You may remember the British car brand Austin. Up in smoke along with most of the rest of the British motor industry due to doing just about everything wrong that was humanly possible to do wrong. “Orstin of England” latterly produced dull but honest family transport, and the popular image of an Austin owner would be a person who was totally conservative and middle of the road.

Even though a late starter, Austin became to motoring in the UK what Ford was in the USA – transportation for the masses: Ford with the Model T and Austin with the Baby Austin (Seven) – a tiddler car that was amazingly versatile.

There were flashes of radicalism and flirtations with excitement – the racing Minis and the Austin-Healeys come to mind – but back in the twenties and thirties, Austin had a daring streak and dabbled in motorsport quite successfully.

Around the world, the backbone and innards of both Ts and 7s became the basis of thousands and thousands of racing cars.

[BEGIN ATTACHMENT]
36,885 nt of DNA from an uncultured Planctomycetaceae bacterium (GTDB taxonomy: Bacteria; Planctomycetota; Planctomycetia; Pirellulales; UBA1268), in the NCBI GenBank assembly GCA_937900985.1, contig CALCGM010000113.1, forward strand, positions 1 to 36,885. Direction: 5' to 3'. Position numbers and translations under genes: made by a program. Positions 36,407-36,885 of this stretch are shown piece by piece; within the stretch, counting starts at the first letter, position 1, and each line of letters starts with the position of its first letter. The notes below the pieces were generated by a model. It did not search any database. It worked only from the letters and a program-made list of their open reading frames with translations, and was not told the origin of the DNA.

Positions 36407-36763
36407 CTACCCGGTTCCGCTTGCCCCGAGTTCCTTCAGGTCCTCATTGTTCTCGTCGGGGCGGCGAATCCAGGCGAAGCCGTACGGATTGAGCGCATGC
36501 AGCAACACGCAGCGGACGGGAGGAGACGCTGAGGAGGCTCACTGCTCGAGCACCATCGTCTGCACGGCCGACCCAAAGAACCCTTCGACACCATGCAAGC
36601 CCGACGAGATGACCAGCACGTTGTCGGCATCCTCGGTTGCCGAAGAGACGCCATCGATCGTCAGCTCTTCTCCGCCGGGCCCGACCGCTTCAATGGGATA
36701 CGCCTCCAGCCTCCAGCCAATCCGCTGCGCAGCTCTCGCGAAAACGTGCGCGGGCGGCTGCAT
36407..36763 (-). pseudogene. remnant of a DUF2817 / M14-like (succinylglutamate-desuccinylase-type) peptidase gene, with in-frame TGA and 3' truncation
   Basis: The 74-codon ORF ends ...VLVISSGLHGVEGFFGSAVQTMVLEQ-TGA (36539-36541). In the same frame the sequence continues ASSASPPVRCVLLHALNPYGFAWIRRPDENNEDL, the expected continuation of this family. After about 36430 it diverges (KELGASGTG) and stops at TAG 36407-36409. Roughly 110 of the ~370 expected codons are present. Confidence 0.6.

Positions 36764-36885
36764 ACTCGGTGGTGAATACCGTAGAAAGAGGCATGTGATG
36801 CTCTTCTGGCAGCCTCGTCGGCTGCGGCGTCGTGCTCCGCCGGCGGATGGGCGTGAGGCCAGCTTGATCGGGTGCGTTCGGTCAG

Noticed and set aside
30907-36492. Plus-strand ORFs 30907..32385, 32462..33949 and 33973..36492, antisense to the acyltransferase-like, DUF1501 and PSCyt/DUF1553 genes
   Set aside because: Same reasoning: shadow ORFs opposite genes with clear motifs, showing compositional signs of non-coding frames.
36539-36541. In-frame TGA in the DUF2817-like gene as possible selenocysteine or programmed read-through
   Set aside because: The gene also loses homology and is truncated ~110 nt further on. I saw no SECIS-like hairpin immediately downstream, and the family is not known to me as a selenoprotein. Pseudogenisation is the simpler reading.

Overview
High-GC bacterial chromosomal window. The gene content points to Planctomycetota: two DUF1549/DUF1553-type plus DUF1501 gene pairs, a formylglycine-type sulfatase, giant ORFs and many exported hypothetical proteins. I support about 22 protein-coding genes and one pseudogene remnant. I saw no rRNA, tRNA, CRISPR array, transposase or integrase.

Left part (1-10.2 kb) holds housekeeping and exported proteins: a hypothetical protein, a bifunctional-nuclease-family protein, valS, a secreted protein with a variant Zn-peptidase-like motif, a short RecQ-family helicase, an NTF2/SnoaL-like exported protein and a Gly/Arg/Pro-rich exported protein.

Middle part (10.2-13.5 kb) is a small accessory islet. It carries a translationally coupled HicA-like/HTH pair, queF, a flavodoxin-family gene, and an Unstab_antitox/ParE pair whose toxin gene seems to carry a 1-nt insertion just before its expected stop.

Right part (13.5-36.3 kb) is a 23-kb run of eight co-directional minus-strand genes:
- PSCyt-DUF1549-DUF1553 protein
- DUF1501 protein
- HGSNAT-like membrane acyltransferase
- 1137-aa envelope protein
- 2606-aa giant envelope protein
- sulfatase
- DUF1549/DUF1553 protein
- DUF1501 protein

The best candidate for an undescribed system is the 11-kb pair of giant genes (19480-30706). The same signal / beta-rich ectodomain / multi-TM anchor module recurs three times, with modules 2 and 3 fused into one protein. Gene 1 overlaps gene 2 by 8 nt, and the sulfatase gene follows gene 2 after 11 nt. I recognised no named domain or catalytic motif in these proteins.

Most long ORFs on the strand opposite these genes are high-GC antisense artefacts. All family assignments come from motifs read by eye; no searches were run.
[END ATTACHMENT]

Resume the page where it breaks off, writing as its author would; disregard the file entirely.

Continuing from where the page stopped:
In New Zealand, the Ford E93a and 100E motors of 1172cc were the bedrock of many home-built racing cars, while in the UK their popularity was equalled by the tiny 750cc powerhouse of the Baby Austin.

Jim Bennett's Impulse was inspired by the Austin 750 Twin Cam (inset right) which, in turn, drew inspiration from the 1934 Mercedes-Benz W25 Grand Prix car (inset left)

With enthusiasts building their own cars, the factory also got into the act with various ‘Brooklands’- and ‘Ulster’-inspired road cars and then the famous R‑Type – a dedicated, factory racing car. It was not a thing of great beauty and couldn’t make up its mind if it was a one- or two-seater. But it was effective, and four of them were built and campaigned with great success.

They earned nicknames – ‘Dutch Clog’ and ‘Rubber Duck’ – the former because of the shape and the latter because the chassis seemed to be made of the best India Rubber and flexed. Badly!

One of the four came to New Zealand and in the hands of (mainly) Ron Roycroft and George Smith proved pretty effective. That car is now in Australia.

But there was another single-seater Austin racing car that was as pretty as the R‑Type was ugly. This was the 750 Twin Cam. Three were built between 1934 and 1936 and were in a constant state of modification and improvement.

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